Accident Cirrus SR22 N581DS,
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ASN Wikibase Occurrence # 66722
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Date:Thursday 30 July 2009
Type:Silhouette image of generic SR22 model; specific model in this crash may look slightly different    
Cirrus SR22
Owner/operator:Sequoia Airways, LLC
Registration: N581DS
MSN: 3164
Year of manufacture:2008
Total airframe hrs:446 hours
Engine model:Teledyne Continental IO-550-N
Fatalities:Fatalities: 1 / Occupants: 1
Aircraft damage: Destroyed
Location:Ravenswood, West Virginia -   United States of America
Phase: En route
Departure airport:York, NE (JYR)
Destination airport:Indianapolis, IN (EYE)
Investigating agency: NTSB
Confidence Rating: Accident investigation report completed and information captured
The pilot of the single-engine, non-pressurized airplane in cruise flight at 25,000 feet above mean sea level requested and was issued a descent clearance to 12,000 feet. The pilot acknowledged the clearance, but the airplane did not descend. Air traffic control (ATC) noted that the pilot sounded "in distress and out of breath." The pilot was issued the clearance multiple times, but the airplane never descended. The last radio transmission received from the airplane was the pilot's labored breathing. Approximately 1 hour later, the airplane crossed directly over the destination airport at 25,000 feet, and maintained its on-course heading. National Guard aircraft scrambled to intercept the airplane were unable to gain the pilot's attention. The intercepting pilots observed an "unresponsive individual who appeared to be unconscious." The airplane continued in cruise flight at 25,000 feet for another hour after passing the destination airport before it slowed, departed controlled flight, and descended into terrain. All major components of the airplane were accounted for at the accident site. Examination of non-volatile memory from the accident airplane revealed that the onboard oxygen system had 29 percent of its total oxygen capacity remaining when the accident occurred. The airplane was equipped with a factory-installed oxygen system that the pilot had augmented by installing a supplemental pulse-demand oxygen system several months prior to the accident. The manufacturers of both systems explicitly advised against the use of non-original components with their respective systems. The pilot routinely used masks from the airplane's original oxygen system with components from the supplemental system he installed, and even noted the occurrence of a previous encounter with hypoxia in his pilot logbook as a result of this practice.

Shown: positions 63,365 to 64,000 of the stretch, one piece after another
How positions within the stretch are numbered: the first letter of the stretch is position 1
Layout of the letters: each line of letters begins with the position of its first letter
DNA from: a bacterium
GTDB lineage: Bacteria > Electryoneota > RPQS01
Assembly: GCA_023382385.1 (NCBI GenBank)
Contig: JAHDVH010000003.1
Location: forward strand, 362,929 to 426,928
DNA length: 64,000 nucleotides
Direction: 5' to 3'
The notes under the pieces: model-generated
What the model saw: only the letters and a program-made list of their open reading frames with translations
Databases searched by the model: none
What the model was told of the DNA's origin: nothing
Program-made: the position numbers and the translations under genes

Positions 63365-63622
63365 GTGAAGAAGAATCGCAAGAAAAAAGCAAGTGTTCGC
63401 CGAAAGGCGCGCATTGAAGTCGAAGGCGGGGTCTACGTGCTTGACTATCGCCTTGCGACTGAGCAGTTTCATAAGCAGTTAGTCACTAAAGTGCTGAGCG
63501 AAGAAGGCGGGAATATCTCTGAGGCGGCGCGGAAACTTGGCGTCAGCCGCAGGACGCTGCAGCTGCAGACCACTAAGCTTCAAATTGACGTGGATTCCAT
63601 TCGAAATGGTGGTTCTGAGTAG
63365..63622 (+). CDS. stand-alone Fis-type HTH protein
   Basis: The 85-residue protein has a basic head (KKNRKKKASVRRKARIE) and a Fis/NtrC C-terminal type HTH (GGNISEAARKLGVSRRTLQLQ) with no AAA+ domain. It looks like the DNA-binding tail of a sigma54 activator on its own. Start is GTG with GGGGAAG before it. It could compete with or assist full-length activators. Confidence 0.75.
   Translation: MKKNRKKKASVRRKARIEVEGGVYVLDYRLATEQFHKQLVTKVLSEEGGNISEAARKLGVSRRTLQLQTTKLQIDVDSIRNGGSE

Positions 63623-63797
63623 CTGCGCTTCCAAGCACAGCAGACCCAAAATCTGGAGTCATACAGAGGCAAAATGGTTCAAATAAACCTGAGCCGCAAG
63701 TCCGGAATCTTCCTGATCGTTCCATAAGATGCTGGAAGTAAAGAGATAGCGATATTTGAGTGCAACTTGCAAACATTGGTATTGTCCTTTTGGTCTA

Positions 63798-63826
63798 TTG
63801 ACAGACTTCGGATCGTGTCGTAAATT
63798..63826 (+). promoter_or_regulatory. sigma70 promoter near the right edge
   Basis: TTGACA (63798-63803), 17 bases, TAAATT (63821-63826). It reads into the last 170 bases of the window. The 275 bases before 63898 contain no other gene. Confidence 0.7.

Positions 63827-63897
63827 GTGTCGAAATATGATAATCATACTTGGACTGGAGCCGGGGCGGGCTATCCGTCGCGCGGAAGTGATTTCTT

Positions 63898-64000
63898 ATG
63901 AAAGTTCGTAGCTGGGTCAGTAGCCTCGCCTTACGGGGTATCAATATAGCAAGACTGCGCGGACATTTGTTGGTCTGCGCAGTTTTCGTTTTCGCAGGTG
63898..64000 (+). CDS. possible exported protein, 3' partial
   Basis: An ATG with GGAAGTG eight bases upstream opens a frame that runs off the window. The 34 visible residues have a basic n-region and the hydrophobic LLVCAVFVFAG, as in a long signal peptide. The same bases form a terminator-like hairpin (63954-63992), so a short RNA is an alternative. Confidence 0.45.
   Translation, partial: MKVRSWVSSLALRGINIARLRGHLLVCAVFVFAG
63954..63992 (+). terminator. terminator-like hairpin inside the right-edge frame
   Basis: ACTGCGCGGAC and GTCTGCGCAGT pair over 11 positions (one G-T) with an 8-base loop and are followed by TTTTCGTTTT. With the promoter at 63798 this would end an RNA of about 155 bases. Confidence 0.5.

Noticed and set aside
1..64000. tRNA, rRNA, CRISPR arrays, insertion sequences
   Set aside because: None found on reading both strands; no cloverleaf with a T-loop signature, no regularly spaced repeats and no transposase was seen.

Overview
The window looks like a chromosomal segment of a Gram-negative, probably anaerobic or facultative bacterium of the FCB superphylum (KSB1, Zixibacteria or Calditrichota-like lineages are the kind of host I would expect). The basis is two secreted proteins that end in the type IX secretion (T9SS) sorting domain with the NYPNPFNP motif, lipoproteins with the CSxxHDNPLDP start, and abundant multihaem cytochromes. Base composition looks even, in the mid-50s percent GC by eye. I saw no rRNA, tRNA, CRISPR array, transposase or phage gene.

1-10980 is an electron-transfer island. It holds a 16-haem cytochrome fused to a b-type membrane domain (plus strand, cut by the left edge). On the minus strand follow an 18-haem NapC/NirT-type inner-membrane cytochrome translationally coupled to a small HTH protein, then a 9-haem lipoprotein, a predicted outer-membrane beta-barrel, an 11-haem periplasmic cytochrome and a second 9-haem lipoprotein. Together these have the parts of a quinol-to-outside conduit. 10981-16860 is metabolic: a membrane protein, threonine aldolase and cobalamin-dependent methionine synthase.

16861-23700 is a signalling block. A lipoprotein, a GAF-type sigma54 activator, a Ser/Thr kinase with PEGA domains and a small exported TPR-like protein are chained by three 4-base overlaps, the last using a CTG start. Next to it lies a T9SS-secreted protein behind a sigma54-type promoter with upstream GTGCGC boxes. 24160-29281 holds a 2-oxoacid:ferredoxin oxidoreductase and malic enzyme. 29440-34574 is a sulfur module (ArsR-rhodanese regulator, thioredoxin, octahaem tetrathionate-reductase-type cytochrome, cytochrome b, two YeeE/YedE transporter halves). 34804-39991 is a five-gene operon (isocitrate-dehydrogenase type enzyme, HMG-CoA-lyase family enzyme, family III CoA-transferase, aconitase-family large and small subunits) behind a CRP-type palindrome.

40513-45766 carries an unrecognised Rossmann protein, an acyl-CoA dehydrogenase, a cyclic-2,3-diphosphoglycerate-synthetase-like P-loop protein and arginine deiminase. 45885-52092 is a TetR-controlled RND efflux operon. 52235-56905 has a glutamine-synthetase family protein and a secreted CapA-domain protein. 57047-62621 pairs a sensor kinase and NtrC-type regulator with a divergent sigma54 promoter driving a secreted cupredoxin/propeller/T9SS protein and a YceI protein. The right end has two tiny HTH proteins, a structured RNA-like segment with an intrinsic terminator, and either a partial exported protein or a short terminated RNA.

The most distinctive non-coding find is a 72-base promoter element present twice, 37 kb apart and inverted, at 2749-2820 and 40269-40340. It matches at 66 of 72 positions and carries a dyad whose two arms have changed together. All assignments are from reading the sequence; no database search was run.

Probable Cause: The pilot's improper modification of the certified, on-board oxygen system, which resulted in incapacitation due to hypoxia, and the airplane's subsequent uncontrolled descent into terrain.

Accident investigation:
Investigating agency: NTSB
Report number: ERA09FA429
Status: Investigation completed
Duration: 1 year and 4 months
Download report: Final report




Revision history:

30-Jul-2009 21:32 slowkid Added
31-Jul-2009 00:13 slowkid Updated
21-Dec-2016 19:25 ASN Update Bot Updated [Time, Damage, Category, Investigating agency]
02-Dec-2017 15:48 ASN Update Bot Updated [Operator, Other fatalities, Departure airport, Destination airport, Source, Narrative]

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